The takeover comes as Amazon threatens to enter the drug industry. The retail juggernaut has held preliminary talks with makers of generic drugs about its potential entry into the pharmacy space, according to people familiar with the discussions.
With Amazon as a pharmacy competitor, CVS risks losing the key draw to its stores. Shoppers can already find CVS's cosmetic and household staples in other retailers and online, often for cheaper.
CVS, which has a network of nearly 10,000 pharmacies and over 1,000 walk-in clinics, plans to use its vast retail footprint as a center for pharmacy, nutrition, clinical, vision and even beauty services. They will still sell traditional household goods.
The two will thus create a new touch point outside the costly hospital emergency room visits that insurance companies must pay for. They will add new reason to visit CVS stores.
By tying up with Aetna, CVS cements the move into health care it has been making since its acquisition of the Caremark PBM business in 2007. (A PBM typically is a third party that negotiates prescription drug benefits for a commercial health plan.)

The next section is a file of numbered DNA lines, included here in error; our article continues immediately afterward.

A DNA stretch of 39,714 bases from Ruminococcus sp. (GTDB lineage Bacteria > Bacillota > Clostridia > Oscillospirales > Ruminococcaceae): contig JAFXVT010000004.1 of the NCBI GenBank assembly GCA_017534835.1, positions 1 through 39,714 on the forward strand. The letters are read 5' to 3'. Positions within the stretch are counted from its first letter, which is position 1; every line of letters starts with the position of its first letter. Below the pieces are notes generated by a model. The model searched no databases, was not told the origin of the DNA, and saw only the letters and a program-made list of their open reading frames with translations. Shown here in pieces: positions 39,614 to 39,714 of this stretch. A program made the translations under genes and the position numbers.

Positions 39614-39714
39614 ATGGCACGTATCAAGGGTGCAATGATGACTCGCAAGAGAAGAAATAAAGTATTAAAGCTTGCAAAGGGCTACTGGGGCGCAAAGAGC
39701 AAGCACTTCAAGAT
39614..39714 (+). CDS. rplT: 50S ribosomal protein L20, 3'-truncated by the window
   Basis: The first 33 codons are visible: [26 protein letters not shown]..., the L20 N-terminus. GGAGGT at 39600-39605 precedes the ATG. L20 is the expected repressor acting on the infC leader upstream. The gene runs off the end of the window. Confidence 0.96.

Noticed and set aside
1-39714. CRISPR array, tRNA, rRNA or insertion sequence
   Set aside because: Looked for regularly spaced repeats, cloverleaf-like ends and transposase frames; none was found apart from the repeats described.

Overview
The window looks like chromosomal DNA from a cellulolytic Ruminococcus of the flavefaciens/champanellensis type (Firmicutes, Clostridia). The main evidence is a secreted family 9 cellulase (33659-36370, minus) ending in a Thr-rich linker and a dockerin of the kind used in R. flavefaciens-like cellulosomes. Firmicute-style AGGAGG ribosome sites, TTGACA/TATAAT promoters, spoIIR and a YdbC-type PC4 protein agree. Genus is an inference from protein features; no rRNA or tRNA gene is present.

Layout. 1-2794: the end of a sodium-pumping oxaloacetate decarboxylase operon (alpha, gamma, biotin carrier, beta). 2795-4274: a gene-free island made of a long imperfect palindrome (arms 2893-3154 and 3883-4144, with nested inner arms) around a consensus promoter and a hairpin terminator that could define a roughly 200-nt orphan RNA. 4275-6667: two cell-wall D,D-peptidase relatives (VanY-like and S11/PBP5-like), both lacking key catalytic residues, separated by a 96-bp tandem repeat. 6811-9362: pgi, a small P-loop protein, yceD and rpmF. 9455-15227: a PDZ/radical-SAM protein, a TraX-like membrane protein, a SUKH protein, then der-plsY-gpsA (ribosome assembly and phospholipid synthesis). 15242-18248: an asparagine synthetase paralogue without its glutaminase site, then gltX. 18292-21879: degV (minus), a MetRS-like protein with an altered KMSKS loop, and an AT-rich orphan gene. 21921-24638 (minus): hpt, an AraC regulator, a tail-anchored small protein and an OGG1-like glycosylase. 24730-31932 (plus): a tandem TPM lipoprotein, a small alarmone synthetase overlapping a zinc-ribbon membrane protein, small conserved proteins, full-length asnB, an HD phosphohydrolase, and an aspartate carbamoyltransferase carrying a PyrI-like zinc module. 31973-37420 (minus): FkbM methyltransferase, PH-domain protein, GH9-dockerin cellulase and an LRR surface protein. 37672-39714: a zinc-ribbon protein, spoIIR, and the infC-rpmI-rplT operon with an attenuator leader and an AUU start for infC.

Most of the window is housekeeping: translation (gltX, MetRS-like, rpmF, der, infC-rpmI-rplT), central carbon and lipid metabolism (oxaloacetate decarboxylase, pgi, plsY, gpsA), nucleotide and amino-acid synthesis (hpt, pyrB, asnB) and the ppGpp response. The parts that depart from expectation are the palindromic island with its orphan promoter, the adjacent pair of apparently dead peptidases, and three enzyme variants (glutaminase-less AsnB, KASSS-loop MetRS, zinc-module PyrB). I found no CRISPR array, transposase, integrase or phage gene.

The acquisition gives CVS more scale to bargain for better prices for the prescription drugs it sells through its PBM business. It also fortifies Aetna's insurance business by creating the ability to offer its customers cheaper co-payments, presumably only in CVS stores.
It would also provide a tighter hold on patients who require more expensive, specialty drugs — the more profitable part of the business.
"These high complex-care cost members, the very, very sick, or the ones that are using expensive drugs, tend to be the highest profit for the industry," said Pramod John, CEO of Vivio Health, a specialty pharmacy management firm.